We’ve seen better days at Turkey Mountain Urban Wilderness. News about Simon Properties wanting to build an outlet mall on the wilderness area’s west side got a good number of people riled up, but that has not stopped some work from being done on that site. Even preliminary work, like taking core samples from the ground, has had an adverse effect on woodlands.
But on Saturday, Turkey Mountain had a good day. The Tulsa Urban Wilderness Coalition, in partnership with the River Parks Authority, the Oklahoma Earthbike Fellowship, TATUR Racing and the International Mountain Biking Association, held a work day at the park. Usually, we get a couple of dozen, or maybe around 30 or 40 people show up, which is great. Over the summer, a work day with serious corporate sponsors brought out about 120 people for a National Trails Day effort.
But this work day saw around 150 people come out on a Saturday morning to do some work.
The group was sizable, and the weather was about as good as you can get in mid-January.
I was tasked with taking a crew out on the Powerline Trail. This route gets a lot of litter, and as you can see, we stuffed several bags with trash. Most people don’t litter, but some do, and over time it adds up.
Most of the trash included things like empty water bottles, beer cans and food wrappers. But we also hauled out a busted printer, tires, scrap metal and a car muffler. And that was just my group. There were several crews on all of the other trails on River Parks land, hauling out garbage. It made for quite a truckload of junk.
While I’m not happy about the carelessness some people display with their refuse, I sure was glad to have so many people come out to clean it all up.
Other trail work was done: Pruning, trimming, and on one particularly eroded trail section, a major overhaul to shore it up and make it safer for cyclists, runners and hikers. That was a major effort with a lot of hard work.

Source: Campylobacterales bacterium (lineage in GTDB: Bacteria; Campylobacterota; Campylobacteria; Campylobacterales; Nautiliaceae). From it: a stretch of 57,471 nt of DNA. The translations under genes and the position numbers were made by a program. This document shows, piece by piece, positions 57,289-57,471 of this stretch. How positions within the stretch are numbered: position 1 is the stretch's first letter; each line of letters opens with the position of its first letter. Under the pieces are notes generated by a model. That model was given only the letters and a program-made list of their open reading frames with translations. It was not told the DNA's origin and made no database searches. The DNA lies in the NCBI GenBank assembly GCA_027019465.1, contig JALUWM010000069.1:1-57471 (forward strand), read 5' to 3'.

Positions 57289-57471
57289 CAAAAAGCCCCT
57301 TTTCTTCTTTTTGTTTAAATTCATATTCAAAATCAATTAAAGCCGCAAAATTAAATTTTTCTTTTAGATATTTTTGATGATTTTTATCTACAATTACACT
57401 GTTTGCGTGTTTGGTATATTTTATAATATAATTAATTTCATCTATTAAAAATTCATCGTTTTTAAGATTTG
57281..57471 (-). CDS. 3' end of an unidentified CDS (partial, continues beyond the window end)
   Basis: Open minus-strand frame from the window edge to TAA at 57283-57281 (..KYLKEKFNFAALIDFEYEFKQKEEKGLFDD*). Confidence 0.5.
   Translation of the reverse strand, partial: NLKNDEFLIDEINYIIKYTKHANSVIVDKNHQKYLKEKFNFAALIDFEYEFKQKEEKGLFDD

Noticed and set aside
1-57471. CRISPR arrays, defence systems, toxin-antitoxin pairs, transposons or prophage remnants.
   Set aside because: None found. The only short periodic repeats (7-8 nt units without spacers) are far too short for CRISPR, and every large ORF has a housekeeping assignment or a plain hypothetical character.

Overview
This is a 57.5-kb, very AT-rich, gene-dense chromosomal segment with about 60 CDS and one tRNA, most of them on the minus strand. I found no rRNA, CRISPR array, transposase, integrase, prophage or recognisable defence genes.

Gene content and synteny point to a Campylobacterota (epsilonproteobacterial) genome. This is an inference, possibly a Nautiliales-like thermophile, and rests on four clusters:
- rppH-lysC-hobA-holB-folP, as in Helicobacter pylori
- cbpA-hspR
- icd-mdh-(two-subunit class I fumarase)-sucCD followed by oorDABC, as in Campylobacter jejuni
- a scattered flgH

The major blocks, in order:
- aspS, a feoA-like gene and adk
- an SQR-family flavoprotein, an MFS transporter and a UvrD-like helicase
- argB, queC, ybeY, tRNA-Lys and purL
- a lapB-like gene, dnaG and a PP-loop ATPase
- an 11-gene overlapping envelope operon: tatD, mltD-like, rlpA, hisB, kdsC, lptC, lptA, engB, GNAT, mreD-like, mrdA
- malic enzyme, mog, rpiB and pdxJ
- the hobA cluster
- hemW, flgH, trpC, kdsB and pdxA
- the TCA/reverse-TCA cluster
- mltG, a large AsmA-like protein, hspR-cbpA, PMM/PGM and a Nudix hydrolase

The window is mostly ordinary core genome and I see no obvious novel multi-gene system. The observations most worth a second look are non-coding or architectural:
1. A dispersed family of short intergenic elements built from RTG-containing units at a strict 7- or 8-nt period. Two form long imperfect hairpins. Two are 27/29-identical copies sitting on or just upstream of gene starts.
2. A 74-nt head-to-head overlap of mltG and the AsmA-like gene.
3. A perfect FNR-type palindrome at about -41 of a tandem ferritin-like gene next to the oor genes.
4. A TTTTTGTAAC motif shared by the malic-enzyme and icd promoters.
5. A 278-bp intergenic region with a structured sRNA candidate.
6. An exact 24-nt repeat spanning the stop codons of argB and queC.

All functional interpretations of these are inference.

At the end of the day, Turkey Mountain became a better place because of the efforts from trail users of all stripes: Runners, hikers, cyclists and equestrians. We saw retirees, young people, athletes and families, with kids in tow. In my crew, I had two little guys eagerly attacking the trash and hauling it out.
For them, it meant not just giving back, but learning more about Turkey Mountain, why this place is important and what’s at stake concerning its future.
Something I’ve said before is definitely true here. People don’t care about something they don’t see. It explains why conservation efforts are so hard, especially when confronted by big-money players who promise the world in exchange for permanently altering the land they wish to exploit.
But when people see what is out there, whether it be Turkey Mountain, or the Grand Canyon, or some other wild place, they tend to stick up for conservation issues. It’s why we have a national parks system, why the Grand Canyon is not a massive reservoir, and why places like Yosemite, Yellowstone and many others have been allowed to remain as they have for eons. And it’s also the reason why past Tulsa leaders set aside Turkey Mountain to remain a wooded, wild area for city residents to enjoy rather than exploit.
So I’m encouraged by what I saw. Even if just 30 people showed up, I’d have been happy. But to have our biggest cleanup and work day ever, that tells me something. It tells me people care about Turkey Mountain and will work to preserve it.
Here’s to more of that in the coming days, months and years.